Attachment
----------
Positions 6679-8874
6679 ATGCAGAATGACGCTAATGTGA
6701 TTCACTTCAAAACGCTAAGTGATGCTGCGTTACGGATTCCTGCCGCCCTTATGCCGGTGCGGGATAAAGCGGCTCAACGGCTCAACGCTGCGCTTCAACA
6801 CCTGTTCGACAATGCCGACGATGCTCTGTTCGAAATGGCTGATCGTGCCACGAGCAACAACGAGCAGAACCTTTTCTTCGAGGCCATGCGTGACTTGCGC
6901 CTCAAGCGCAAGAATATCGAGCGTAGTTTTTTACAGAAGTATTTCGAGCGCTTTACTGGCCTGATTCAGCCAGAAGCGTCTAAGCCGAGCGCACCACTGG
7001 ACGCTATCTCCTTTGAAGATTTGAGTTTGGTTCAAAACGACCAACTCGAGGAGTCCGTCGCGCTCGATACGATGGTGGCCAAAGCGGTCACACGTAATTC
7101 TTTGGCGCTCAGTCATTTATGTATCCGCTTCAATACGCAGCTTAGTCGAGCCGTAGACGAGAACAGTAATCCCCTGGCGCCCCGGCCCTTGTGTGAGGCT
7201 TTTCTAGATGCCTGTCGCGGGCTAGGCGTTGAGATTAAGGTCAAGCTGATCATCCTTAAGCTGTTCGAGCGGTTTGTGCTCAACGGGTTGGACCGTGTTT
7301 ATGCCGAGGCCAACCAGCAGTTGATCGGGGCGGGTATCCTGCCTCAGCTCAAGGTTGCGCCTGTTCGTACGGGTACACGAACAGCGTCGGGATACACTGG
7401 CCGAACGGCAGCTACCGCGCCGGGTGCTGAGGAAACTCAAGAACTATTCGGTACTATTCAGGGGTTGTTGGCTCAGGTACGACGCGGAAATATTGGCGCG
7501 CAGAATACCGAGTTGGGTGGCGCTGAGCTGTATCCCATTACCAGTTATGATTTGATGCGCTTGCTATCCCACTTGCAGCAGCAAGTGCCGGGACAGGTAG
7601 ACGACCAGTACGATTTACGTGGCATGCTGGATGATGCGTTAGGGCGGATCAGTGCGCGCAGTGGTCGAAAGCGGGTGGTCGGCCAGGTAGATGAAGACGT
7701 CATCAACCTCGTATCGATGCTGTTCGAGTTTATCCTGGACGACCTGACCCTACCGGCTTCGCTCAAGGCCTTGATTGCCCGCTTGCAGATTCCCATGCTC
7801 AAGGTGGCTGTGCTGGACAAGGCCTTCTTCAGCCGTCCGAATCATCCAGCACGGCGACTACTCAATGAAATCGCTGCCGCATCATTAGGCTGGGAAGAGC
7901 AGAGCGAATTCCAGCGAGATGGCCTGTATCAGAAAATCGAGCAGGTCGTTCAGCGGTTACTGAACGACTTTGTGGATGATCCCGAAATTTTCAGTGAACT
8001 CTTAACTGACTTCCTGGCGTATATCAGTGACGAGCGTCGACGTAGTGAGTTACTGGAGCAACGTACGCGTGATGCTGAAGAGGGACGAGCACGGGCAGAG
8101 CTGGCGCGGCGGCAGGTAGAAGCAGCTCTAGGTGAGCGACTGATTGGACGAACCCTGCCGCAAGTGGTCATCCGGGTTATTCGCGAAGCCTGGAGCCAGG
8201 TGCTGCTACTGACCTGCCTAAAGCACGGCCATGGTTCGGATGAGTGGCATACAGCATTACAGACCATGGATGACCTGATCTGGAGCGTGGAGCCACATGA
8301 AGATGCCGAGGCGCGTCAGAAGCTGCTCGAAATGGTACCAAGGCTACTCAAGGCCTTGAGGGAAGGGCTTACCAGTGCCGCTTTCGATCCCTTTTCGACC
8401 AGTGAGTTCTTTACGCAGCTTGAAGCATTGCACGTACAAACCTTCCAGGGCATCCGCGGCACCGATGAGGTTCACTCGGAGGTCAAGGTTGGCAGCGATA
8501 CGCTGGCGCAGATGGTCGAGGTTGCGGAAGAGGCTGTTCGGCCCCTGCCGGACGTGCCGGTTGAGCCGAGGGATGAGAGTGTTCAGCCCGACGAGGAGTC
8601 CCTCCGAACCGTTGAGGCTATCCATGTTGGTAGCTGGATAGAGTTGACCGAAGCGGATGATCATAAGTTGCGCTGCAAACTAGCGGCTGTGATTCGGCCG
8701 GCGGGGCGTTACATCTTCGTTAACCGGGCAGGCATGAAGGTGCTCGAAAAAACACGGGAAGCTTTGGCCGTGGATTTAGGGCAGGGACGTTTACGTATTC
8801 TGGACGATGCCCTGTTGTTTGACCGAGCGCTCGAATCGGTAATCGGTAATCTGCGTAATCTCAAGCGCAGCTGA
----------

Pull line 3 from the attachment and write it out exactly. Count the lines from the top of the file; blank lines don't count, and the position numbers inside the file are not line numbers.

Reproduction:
6701 TTCACTTCAAAACGCTAAGTGATGCTGCGTTACGGATTCCTGCCGCCCTTATGCCGGTGCGGGATAAAGCGGCTCAACGGCTCAACGCTGCGCTTCAACA